October 22, 2008 in Nation/World

Charges against detainees dropped

All five are still held as enemy combatants
By Carol J. Williams Los Angeles Times
 

Rocked by allegations of political meddling and misconduct, officials at the troubled war-crimes tribunal at Guantanamo Bay, Cuba, announced Tuesday that charges have been dropped against five terror suspects the Pentagon has said are dangerous al-Qaida operatives.

All five had alleged ties to terror kingpin Abu Zubaydah, the Saudi-born militant believed to have served as a recruiter for al-Qaida chief Osama bin Laden.

Zubaydah has not been indicted but reportedly gave evidence against the five that led to their charges of conspiracy and material support for terrorism.

Four of the men, whose charge sheets were expunged from the Pentagon’s records even before the announcement of their dismissal, were reported accomplices of “dirty bomb” suspect Jose Padilla, who was convicted last year on identical charges in U.S. federal district court in Miami.

Susan J. Crawford, a Pentagon judge overseeing the Office of Military Commissions as convening authority, gave no reason for dropping the cases. In an announcement of the actions, commissions spokesman Joseph DellaVedova said the charges were dismissed without prejudice, meaning they could be refiled.

Although the charges against them were dismissed, the five will remain imprisoned as enemy combatants. They are Binyam Mohammed, an Ethiopian-born British resident; Ghassan Abdulla al Sharbi, a Saudi who told the war-crimes tribunal in 2006 that he proudly had committed the acts for which he is accused; Sufyiam Barhoumi, an Algerian and alleged bomb-maker who lost a hand to an explosion; Jabran Said Bin al Qahtani, a Saudi and purported accomplice of the other three; and Noor Uthman Muhammed, a Sudanese accused of training terror recruits for al-Qaida in Afghanistan.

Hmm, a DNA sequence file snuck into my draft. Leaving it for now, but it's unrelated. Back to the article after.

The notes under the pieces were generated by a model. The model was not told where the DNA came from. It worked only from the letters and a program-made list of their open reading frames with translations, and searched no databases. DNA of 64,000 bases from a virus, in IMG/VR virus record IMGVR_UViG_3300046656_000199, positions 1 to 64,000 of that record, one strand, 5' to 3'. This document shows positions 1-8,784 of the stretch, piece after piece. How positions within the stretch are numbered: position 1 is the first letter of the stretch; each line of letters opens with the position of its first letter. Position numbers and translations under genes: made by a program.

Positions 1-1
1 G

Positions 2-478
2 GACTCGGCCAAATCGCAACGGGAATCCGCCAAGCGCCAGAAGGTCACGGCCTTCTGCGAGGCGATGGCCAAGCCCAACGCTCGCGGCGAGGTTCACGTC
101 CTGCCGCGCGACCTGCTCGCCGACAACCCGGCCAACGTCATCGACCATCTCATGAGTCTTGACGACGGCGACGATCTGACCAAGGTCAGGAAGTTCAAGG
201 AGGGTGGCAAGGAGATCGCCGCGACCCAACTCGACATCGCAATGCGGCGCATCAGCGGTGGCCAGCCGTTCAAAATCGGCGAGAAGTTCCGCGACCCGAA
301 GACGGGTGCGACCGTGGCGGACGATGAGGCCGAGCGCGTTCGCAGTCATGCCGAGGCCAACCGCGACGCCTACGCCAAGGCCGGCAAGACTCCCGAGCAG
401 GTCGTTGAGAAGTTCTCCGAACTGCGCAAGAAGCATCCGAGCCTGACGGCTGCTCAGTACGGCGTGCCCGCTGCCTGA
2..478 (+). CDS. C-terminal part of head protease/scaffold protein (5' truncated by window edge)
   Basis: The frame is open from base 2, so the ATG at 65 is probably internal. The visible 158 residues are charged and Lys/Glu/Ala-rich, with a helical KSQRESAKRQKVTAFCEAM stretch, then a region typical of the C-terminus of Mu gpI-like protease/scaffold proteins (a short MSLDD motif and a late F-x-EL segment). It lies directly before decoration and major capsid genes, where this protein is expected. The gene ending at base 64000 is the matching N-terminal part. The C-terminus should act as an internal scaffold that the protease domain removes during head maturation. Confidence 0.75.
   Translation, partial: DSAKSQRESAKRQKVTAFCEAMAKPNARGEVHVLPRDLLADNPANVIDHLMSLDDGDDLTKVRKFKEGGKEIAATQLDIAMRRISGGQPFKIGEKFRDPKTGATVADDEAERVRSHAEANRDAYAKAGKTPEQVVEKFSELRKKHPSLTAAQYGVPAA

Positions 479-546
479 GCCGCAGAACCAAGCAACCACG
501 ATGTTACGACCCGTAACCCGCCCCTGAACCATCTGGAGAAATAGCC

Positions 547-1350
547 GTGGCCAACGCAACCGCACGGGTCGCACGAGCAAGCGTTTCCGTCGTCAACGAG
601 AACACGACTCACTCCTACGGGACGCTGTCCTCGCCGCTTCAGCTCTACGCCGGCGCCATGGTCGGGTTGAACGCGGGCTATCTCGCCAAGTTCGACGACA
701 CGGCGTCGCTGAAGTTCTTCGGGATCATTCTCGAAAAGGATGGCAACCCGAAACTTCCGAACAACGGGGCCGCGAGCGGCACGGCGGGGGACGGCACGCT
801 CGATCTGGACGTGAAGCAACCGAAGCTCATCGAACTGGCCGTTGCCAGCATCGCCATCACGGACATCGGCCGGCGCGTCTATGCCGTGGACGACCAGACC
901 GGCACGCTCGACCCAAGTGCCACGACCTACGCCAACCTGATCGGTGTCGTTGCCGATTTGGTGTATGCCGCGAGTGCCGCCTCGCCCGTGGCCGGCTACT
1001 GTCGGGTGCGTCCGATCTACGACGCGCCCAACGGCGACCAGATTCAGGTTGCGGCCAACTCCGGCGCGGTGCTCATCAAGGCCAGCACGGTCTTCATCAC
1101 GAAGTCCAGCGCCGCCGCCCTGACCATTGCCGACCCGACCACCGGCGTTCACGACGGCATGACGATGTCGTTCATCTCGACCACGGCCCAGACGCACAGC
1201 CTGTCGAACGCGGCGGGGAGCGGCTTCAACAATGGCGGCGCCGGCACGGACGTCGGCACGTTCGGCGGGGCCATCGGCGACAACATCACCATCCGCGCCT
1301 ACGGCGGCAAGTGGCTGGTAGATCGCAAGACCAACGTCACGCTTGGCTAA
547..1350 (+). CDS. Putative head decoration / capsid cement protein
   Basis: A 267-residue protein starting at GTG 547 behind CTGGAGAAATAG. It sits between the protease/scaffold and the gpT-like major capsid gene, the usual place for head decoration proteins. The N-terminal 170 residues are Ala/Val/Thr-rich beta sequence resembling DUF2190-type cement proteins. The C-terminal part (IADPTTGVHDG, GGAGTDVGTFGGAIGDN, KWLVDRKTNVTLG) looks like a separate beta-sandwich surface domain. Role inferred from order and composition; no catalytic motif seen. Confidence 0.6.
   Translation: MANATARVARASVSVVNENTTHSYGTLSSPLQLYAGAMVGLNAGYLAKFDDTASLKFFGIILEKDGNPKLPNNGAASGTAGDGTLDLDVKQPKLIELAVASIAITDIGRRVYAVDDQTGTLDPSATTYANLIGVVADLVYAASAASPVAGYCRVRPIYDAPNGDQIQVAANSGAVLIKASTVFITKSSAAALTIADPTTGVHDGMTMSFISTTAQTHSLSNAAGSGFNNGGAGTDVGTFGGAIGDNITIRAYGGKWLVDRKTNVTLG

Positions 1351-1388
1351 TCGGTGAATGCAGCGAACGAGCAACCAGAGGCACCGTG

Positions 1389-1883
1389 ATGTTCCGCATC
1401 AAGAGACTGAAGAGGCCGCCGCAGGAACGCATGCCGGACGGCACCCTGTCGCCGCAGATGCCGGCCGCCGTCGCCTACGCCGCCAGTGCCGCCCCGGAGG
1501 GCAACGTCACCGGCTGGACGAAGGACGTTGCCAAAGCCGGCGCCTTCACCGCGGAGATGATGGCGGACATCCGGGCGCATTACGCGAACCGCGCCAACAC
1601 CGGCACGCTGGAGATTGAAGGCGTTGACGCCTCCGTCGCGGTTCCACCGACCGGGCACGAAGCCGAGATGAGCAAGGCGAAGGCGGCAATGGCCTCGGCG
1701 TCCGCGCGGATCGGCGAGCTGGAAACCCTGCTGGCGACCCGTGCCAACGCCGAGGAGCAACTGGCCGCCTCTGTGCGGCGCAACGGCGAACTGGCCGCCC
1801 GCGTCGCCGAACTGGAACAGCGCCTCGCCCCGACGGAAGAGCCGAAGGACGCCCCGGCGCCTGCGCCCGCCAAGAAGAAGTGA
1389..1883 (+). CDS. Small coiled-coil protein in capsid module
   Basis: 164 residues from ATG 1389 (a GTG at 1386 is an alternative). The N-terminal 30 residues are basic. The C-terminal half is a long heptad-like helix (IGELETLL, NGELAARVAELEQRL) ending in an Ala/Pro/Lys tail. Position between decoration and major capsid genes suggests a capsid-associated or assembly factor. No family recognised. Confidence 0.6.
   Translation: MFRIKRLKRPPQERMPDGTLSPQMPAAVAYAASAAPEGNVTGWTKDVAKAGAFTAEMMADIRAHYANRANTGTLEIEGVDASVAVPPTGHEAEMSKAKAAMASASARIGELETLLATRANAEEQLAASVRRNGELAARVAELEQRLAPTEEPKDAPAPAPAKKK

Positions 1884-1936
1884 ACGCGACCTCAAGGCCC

Defense attorneys said prosecutors cast the move as procedural, contending they needed more time to prepare for trial after the resignation earlier this month of an Army Reserve lieutenant colonel who charged internal corruption of the legal process.

Lt. Col. Darrel J. Vandeveld became at least the fourth prosecutor to leave citing political intrusion or withholding of evidence from defense lawyers.


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